SAN FRANCISCO — Golden State Warriors forward Draymond Green admits that after a summer full of transition and roster turnover, the first week of training camp has been “different,” as the organization tries to find a new rhythm without key pieces such as Kevin Durant and veterans Andre Iguodala and Shaun Livingston.

“A lot different,” Green said after Friday’s practice at Chase Center. “But it’s fun, though.”

The Warriors come into the new season looking very different from the team that lost to the Toronto Raptors in last season’s NBA Finals. Durant signed with the Brooklyn Nets, Iguodala was shipped off to the Memphis Grizzlies to clear cap space and Livingston retired. In their place came D’Angelo Russell and a slew of unproven young players. As camp rolls along, Green acknowledges just how much all the changes have manifested on the floor.

“Just the lack of familiarity,” Green said. “You get used to a certain thing for so long, and then it’s not that. The normal reads that you would make, just kind of second nature, you got to make sure they’re there. It’s just a lot more making sure everyone’s on the same page, or getting there. Everybody’s not on the same page, which is to be expected, so just getting everybody there is the difference.”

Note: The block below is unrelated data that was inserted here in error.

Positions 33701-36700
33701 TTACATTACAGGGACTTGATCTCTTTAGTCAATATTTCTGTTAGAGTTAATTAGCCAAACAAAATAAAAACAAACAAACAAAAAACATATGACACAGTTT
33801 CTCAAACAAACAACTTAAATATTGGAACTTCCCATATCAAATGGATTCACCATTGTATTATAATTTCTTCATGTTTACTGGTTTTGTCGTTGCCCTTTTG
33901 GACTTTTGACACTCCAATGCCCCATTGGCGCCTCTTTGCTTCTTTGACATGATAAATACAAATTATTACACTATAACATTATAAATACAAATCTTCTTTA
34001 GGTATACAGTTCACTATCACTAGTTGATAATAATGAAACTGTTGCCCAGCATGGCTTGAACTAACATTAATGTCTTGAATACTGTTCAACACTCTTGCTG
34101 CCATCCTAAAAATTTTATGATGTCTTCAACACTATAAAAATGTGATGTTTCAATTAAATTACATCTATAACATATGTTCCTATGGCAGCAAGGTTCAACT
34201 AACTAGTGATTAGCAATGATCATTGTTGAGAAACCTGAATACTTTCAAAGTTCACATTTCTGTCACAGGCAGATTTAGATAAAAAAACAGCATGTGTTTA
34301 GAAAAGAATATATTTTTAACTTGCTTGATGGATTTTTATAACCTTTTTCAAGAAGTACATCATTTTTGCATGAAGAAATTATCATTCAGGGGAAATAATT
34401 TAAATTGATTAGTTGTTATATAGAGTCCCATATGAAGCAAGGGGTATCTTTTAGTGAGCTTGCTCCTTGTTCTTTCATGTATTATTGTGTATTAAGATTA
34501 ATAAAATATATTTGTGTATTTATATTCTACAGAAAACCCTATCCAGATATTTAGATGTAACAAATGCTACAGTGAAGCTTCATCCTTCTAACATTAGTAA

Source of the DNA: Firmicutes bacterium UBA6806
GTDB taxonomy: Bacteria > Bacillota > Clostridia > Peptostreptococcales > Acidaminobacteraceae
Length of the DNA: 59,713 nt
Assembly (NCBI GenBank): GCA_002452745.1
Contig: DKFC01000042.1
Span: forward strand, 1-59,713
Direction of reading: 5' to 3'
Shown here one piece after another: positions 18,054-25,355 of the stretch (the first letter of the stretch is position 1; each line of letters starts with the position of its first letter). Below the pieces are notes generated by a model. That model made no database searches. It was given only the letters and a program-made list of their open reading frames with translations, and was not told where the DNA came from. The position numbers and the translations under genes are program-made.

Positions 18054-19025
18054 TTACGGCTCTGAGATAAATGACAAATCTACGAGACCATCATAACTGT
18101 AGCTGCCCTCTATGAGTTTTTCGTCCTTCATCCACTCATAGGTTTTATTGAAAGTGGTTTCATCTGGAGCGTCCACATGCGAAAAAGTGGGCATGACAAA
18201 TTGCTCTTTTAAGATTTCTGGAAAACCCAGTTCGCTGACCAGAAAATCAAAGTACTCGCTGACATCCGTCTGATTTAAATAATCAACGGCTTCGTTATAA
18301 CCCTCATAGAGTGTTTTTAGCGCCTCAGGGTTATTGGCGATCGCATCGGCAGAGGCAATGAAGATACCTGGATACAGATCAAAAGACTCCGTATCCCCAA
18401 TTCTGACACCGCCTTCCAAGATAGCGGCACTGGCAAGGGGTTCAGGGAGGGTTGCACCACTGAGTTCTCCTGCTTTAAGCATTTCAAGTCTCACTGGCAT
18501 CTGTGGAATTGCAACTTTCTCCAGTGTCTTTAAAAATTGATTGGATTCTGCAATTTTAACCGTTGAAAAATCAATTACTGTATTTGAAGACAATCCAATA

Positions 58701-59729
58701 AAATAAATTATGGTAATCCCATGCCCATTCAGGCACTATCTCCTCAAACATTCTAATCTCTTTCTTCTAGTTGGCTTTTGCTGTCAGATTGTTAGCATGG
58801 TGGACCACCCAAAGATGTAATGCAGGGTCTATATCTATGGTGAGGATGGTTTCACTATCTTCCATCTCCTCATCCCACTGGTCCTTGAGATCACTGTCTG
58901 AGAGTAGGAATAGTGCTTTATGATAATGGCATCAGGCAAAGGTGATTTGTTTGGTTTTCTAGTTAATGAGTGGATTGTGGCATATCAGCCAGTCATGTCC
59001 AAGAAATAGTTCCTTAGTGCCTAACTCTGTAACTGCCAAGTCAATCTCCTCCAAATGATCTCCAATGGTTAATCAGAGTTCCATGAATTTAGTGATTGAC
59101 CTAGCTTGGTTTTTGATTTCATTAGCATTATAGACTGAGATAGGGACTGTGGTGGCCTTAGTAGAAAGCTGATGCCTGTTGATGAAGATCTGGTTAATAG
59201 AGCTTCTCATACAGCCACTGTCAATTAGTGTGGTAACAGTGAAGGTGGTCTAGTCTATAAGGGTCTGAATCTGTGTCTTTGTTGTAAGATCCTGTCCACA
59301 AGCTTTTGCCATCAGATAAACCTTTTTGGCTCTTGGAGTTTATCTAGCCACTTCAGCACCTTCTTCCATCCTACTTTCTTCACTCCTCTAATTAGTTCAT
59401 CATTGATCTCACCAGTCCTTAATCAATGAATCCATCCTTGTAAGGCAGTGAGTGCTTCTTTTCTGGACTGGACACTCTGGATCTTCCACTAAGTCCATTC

With All-Star swingman Klay Thompson out until at least the All-Star break in February, Green and superstar guard Stephen Curry have had to carry even more of a leadership role than normal. Green is confident the new-look team will find its chemistry sooner than later.

“It’s time,” Green said. “It’s reps. Just kind of getting those reps. Figuring guys out, getting to know each other. That’s a huge part of basketball, too, getting to know each other. … That will come with time. It’s no tough love right now. You figure that stuff out as time goes on. But none of us really know each other, except a few. So you can’t give a guy you don’t know tough love, that’s fake as hell. If you’re going to give somebody tough love, you don’t even know if you love that person or not yet. So you can’t give somebody tough love at this point, you just got to teach ’em.”


Green said there’s been even more teaching in practice than usual — both from the coaches and the veteran players like himself.

“A lot more teaching,” Green said. “For us guys who have been here for a while, it’s a little difficult some of these practices. But that’s the reality of [the situation], you kind of knew that coming in. So we’re kind of playing the players’ role but also coaching a little bit as well, too. The coaches, they’re definitely approaching this a little differently, which is to be expected.

“You can teach some things about basketball, but you can’t really teach IQ. You can teach people what to do — however, this seems to be a pretty smart team. There’s not really any idiots. Some teams you’ve got some idiots. It’s not really any idiots [here], so that’s good. Everybody seems to be able to think a little bit, so that’s great.”



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